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Joe Harris: Batten Down the Hatches

Published on February 27th, 2016

Aboard his Class40 GryphonSolo2, American Joe Harris departed Newport (RI) on November 15 in a bid to break the 40 Foot Monohull Solo Non-Stop Round the World Record. That plan, however, got derailed when a stop in Cape Town was needed for repairs to his energy systems. Here’s an update from Joe on February 27…

Life here on the perimeter goes on – the last two days the weather has been lovely with sunny days and starry nights with full moon. The winds have been moderate ranging from 18-30 knots, mainly from the west but the next gale is imminent so I am in “batten down the hatches mode” once again.

Cape Horn looms about 2,300 miles ahead across some gnarly waters, so I am trying to proceed both quickly and cautiously as I pass the half-way mark from New Zealand.

I was definitely knocked back a step by my scary experience in the last gale, so have acted early today to get the storm jib up and the third reef in the main, to avoid having too much sail up when the worst of the blow hits. I have 30 knots of wind on the beam at the moment but the forecast is for up to 50, so I am trying to stay ahead of it. The last move would be to the 4th reef, so I will consider that before sunset, then hope to ride out the worst of it below in the cabin.

I am waiting for some calm weather to work on the damaged Solent jib. I emailed with sailmaker Mark Washeim at Doyle Sailmakers LI, and we both think/hope the sail can be made use-able again by simply cutting away the torn part of the foot and using the next horizontal seam up as the new foot. I can work on the sail without taking it down; I just need a calm day which is rare down here. The sail is a critical one in the arsenal, so hopefully I can get it back in the game soon.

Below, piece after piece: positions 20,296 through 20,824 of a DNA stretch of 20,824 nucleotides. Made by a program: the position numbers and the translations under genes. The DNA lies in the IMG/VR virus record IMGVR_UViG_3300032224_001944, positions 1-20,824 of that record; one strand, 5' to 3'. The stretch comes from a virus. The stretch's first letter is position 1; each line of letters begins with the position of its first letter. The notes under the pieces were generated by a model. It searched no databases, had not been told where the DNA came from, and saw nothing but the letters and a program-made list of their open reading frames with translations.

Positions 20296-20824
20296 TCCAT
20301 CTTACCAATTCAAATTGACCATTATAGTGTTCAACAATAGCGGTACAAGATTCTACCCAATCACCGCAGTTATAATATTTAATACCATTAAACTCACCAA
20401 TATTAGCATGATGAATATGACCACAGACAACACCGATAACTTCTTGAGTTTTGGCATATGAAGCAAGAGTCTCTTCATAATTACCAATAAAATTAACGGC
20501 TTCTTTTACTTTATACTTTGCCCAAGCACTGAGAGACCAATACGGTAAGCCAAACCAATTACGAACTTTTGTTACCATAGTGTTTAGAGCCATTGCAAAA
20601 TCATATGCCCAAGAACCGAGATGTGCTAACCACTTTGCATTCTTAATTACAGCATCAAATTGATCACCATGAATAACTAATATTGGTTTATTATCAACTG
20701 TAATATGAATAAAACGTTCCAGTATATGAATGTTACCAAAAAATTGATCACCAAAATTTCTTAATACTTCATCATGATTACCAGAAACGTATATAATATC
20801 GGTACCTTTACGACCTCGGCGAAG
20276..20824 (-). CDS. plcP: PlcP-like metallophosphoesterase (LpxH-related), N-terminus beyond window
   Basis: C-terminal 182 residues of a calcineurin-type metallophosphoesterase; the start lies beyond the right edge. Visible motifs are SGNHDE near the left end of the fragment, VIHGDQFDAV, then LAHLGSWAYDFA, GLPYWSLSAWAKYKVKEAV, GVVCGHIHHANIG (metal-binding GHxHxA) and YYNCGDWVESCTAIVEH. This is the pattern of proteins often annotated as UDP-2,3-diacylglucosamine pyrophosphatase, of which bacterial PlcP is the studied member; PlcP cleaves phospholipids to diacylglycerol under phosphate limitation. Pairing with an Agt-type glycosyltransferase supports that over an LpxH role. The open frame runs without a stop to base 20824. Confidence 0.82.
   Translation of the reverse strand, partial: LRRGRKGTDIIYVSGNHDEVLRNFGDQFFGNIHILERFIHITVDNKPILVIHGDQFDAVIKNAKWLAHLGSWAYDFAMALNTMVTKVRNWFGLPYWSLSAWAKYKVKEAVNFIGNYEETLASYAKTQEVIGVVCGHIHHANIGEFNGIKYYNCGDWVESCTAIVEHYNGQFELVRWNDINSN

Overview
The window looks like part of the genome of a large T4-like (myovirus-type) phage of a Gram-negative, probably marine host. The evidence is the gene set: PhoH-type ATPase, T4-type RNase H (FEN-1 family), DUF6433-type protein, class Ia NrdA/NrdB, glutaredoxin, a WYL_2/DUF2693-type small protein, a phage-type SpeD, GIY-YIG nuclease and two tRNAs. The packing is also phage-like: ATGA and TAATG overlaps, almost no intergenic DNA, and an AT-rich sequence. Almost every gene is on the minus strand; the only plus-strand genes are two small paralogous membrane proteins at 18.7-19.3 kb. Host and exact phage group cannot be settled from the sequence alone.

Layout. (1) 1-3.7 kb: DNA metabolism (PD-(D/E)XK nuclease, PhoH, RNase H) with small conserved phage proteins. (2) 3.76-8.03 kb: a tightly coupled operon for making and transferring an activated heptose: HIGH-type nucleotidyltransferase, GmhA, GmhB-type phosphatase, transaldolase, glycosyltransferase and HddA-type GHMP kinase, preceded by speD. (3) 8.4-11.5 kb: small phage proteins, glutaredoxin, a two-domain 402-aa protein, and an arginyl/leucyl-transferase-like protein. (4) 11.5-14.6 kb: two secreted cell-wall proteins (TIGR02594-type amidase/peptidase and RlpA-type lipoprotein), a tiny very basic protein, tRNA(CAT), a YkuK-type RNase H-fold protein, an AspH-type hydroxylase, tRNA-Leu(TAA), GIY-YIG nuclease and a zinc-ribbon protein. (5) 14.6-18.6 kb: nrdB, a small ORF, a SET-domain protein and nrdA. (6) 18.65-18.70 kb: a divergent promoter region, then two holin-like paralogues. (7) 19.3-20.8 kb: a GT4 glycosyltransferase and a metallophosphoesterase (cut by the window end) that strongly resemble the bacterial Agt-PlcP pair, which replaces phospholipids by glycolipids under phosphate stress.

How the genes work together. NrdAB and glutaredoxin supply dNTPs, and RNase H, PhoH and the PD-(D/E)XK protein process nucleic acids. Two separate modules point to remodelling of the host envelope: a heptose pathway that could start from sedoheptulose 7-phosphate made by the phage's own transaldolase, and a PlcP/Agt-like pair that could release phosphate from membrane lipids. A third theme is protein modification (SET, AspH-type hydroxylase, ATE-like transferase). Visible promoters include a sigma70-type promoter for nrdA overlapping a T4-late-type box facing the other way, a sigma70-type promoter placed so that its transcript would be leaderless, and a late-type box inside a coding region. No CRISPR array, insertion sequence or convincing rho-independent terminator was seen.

Otherwise, I am missing my family and friends a lot but email is saving me – thanks to all for that. College lacrosse season has started so a shout out to the Virginia Cavaliers men’s lacrosse team and Coach Dom Starsia who have been big supporters of the GS2 RTW Kharma Bus campaign. Good luck fellas – I know you can do it. I can’t wait to get back to coach and watch my kids – Griffin, Emmett and Sophie – play, which I truly love.

So that’s about it for now – watching the wind dial and sea state rise – hopefully GS2 and I will weather yet another Southern Ocean blow.

Background: As a result of Joe’s 11-day detour to Cape Town (Dec 28-Jan 8), Joe will no longer be able to officially break the existing non-stop record of 137 days, 20 hours, 01 minute, 57 seconds – set by Chinese sailor Guo Chuan in 2013. However, he remains hopeful to unofficially better the mark. Website:

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